March/April, 1998 Volume XII Number 11

Doctor's anti-abortion sign violates township ordinances, authorities say

A doctor, whose vocal and visual abortion protests led to battles three years ago with officials in two West Michigan counties where he served as medical examiner, is challenging authorities again.
Dr. Ronald Graeser now says his rights of free speech and religious expression are being threatened by a billboard ordinance. Garfield Township officials charged Graeser Thursday in Newaygo County District Court with a misdemeanor crime for posting a 12-by-8-foot sign on his lawn.
The man who served as pathologist of Mecosta and Lake counties until angering officials by saying it is morally justifiable to kill people who perform abortions, said Thursday that the object in his yard isn't a sign. It's a work of art signed by the artist. It stands behind a display of 680 white crosses on Graeser's lawn that spell out the word "abortion."
He placed the crosses back in 1994 to represent what he said is the approximate number of abortions performed every working hour. "I tried to give people an idea of the magnitude of the problem," he said.
Motorists stop regularly in his driveway. Many more now stop to read artwork he added this fall, featuring five verses of the New International Bible's 139th psalm.
Graeser checked the township zoning rules before putting it up, and was warned it was too big to be allowed in his neighborhood five miles east of Fremont. Graeser said he refused to apply for a variance that might have allowed the sign as an exception to the rules.
"I have a God-given and constitutional right of free speech and religious exercise," Graeser said. "If I have to go to them and beg for my right, that is wrong.
"The government is supposed to protect this right, not come after you."
If convicted, Graeser could face up to 90 days in jail and fines of up to $500, but the township isn't seeking punishment, according to its lawyer.
"Generally, what the township is after is simple compliance with the ordinance," said Kevin Kozma. "This is not a free speech issue. It is just the township going forth with its obligation to enforce its zoning ordinances." Signs in Garfield Township residential districts may not be larger than 16 square-feet. That would allow a 4-by-4 foot square. Kozma said whether it is a sign or a work of art makes no difference.
"It is simply a matter of dimensions," he said.
Graeser gained statewide notoriety in 1995, when he signed a petition that declared deadly force was justified in the defense of the unborn. He later said he didn't mean to encourage violence, but understood the logic of killing a few abortionists to stop the mass practice.
He said Thursday he has not changed his mind about what he said, despite losing contracts to act as medical examiner in Mecosta and Lake counties in the controversy that followed. Graeser said he has remained in medical practice, most recently working in hospital emergency rooms as a contract employee.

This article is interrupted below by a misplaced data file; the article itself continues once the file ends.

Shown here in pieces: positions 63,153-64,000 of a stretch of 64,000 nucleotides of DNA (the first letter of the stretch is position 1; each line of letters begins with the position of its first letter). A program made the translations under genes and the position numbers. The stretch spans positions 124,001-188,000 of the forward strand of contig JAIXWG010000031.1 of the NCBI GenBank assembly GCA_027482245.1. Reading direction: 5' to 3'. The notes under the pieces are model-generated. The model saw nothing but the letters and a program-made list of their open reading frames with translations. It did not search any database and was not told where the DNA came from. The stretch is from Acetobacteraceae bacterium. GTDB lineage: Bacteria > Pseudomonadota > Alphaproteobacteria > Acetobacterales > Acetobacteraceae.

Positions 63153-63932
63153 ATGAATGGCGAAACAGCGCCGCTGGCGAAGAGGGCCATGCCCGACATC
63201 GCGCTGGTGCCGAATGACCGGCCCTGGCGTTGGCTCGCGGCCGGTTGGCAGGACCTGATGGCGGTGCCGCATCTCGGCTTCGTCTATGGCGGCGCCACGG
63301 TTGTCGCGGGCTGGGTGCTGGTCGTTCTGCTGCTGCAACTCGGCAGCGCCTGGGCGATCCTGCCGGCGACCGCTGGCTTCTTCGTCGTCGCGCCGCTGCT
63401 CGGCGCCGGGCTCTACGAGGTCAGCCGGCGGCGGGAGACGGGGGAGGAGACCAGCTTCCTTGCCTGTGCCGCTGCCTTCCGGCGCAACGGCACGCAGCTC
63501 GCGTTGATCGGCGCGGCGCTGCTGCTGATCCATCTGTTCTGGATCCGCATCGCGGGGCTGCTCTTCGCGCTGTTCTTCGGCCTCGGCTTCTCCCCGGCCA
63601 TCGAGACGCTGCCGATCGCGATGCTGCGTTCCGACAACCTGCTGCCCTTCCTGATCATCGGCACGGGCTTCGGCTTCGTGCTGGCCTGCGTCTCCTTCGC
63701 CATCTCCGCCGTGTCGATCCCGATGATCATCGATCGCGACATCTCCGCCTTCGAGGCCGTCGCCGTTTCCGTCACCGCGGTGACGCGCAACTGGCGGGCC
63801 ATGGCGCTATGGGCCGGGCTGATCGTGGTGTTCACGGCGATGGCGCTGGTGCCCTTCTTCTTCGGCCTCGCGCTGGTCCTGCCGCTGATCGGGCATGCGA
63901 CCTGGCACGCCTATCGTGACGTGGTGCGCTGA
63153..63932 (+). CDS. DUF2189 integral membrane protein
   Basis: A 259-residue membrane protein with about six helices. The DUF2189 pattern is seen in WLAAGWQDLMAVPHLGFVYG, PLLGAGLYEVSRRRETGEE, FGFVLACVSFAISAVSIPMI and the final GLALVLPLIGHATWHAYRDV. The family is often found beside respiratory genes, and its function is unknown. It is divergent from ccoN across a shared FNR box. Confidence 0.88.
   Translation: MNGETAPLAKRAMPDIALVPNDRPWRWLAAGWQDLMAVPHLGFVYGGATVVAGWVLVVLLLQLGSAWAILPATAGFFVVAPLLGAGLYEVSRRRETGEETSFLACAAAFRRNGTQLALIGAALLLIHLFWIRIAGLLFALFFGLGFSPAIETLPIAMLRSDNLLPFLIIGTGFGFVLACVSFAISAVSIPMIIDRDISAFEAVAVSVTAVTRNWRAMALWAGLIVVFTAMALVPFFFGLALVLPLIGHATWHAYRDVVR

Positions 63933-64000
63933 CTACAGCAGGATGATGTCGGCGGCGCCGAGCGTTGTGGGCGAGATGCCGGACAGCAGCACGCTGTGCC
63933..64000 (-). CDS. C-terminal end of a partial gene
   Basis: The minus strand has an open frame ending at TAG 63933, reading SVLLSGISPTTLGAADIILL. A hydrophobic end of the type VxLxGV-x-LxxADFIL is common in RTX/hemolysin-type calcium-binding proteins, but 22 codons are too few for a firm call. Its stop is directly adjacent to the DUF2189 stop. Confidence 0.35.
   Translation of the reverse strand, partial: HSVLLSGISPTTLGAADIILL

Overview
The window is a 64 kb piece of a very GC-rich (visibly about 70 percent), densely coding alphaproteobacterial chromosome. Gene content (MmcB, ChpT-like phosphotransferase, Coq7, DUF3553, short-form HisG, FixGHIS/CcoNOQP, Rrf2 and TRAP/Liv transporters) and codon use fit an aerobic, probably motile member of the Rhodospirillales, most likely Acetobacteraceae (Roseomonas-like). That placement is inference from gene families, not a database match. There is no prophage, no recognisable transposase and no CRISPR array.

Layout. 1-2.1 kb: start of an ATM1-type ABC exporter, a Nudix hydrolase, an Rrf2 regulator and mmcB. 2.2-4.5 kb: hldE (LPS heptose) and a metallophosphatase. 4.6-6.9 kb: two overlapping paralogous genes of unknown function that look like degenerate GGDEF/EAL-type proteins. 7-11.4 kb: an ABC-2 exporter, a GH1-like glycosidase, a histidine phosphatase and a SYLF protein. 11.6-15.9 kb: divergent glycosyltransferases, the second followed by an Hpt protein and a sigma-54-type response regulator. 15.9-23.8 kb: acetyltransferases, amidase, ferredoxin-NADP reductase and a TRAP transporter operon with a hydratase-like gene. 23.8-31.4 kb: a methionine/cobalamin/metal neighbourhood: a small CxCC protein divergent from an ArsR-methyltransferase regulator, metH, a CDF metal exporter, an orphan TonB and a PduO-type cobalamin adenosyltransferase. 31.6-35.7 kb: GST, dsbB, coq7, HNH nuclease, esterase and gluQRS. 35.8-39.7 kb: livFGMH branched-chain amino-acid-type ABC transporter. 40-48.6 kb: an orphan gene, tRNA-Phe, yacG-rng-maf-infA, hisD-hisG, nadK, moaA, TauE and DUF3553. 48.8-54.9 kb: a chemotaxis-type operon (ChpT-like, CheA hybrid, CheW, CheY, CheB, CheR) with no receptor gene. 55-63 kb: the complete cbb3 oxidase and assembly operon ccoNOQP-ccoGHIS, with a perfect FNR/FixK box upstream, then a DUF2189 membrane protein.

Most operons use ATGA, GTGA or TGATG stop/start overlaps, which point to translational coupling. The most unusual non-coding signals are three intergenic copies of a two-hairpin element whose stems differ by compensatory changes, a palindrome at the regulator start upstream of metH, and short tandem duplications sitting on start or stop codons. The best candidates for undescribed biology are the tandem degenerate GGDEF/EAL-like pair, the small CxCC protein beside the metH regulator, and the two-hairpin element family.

He also has remained devoted to the anti-abortion cause.
Graeser commissioned Shelby-based artist Susan Waldrep to create drawings of stages of fetal development between the printed words of the psalm.
"I saw it and thought it was the perfect backdrop for my little graveyard," Graeser said. He mounted the plywood-backed artwork on a post, supported by two 1,000-gallon steel drums.
It reads: "0 Lord you have searched me and you know me for you created my inmost being. You knit me together in my mother's womb. I praise you because I am fearfully and wonderfully made. Your works are wonderful. I know that full well. My frame was not hidden from you when I was made in the secret place. When I was woven together in the depths of the earth. Your eyes saw my unformed body. All the days ordained for me were written in your book before one of them came to be."
"It's been nice," Graeser said. "People stop and read it probably every 5 to 10 minutes. It's not really a sign. It's a signed piece of art that people can't read passing by. They have to sit there for three minutes to actually read it."
Erin Wilson, director of public information for the Wyoming-based Right-to-Life of Michigan, said his organization is familiar with pro-life advocates who have faced what he called "censor-ship," but he added that the organization opposes those who see violence as a way to further the cause.
"We experienced censorship from the major networks just this month trying to place our Mother Theresa advertisements on the networks. So we can empathize with the freedom of speech issues," Wilson said.
Graeser also blames newspapers and television broadcasters for failing to give more attention to anti-abortion messages. He said the omission of graphic photos and details of abortion in mainstream media has promoted an uninformed and apathetic public.
"If you had any emotional inkling of what's going on you would be beside yourself. This is not some esoteric thing. It's life and death. lt's innocent children," he said. "Do something about it. Don't hide your head in the sand."

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Doctor's anti-abortion sign violates township ordinances, authorities say